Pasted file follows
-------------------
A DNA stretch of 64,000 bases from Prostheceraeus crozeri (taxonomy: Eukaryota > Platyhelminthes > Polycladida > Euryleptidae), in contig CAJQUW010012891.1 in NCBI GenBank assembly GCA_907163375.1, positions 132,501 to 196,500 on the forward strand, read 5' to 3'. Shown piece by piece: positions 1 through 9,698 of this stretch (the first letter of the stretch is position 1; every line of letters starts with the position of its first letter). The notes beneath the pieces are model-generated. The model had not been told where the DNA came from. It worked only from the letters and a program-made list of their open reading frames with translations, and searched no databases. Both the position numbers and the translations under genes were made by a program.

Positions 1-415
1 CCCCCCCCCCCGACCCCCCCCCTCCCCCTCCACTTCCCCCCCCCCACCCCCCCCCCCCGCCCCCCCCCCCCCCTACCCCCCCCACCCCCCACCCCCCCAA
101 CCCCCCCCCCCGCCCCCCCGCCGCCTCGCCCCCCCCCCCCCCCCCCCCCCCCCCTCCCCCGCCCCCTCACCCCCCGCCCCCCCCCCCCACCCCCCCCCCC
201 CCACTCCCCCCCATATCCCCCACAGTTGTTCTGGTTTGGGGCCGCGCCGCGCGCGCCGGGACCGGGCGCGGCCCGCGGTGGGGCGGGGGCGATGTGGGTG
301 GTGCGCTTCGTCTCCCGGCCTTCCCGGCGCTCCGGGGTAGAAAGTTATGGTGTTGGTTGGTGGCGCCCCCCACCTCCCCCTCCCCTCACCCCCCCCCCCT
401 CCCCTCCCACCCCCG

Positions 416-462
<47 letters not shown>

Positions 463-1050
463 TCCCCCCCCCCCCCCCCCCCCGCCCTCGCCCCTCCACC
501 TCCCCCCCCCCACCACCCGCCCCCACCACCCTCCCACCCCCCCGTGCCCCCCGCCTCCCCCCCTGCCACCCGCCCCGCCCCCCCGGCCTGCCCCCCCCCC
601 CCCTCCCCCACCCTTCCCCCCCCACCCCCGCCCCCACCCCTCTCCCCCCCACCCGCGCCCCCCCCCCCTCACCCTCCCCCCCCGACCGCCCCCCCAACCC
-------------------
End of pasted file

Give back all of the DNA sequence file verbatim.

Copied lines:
A DNA stretch of 64,000 bases from Prostheceraeus crozeri (taxonomy: Eukaryota > Platyhelminthes > Polycladida > Euryleptidae), in contig CAJQUW010012891.1 in NCBI GenBank assembly GCA_907163375.1, positions 132,501 to 196,500 on the forward strand, read 5' to 3'. Shown piece by piece: positions 1 through 9,698 of this stretch (the first letter of the stretch is position 1; every line of letters starts with the position of its first letter). The notes beneath the pieces are model-generated. The model had not been told where the DNA came from. It worked only from the letters and a program-made list of their open reading frames with translations, and searched no databases. Both the position numbers and the translations under genes were made by a program.

Positions 1-415
1 CCCCCCCCCCCGACCCCCCCCCTCCCCCTCCACTTCCCCCCCCCCACCCCCCCCCCCCGCCCCCCCCCCCCCCTACCCCCCCCACCCCCCACCCCCCCAA
101 CCCCCCCCCCCGCCCCCCCGCCGCCTCGCCCCCCCCCCCCCCCCCCCCCCCCCCTCCCCCGCCCCCTCACCCCCCGCCCCCCCCCCCCACCCCCCCCCCC
201 CCACTCCCCCCCATATCCCCCACAGTTGTTCTGGTTTGGGGCCGCGCCGCGCGCGCCGGGACCGGGCGCGGCCCGCGGTGGGGCGGGGGCGATGTGGGTG
301 GTGCGCTTCGTCTCCCGGCCTTCCCGGCGCTCCGGGGTAGAAAGTTATGGTGTTGGTTGGTGGCGCCCCCCACCTCCCCCTCCCCTCACCCCCCCCCCCT
401 CCCCTCCCACCCCCG

Positions 416-462
<47 letters not shown>

Positions 463-1050
463 TCCCCCCCCCCCCCCCCCCCCGCCCTCGCCCCTCCACC
501 TCCCCCCCCCCACCACCCGCCCCCACCACCCTCCCACCCCCCCGTGCCCCCCGCCTCCCCCCCTGCCACCCGCCCCGCCCCCCCGGCCTGCCCCCCCCCC
601 CCCTCCCCCACCCTTCCCCCCCCACCCCCGCCCCCACCCCTCTCCCCCCCACCCGCGCCCCCCCCCCCTCACCCTCCCCCCCCGACCGCCCCCCCAACCC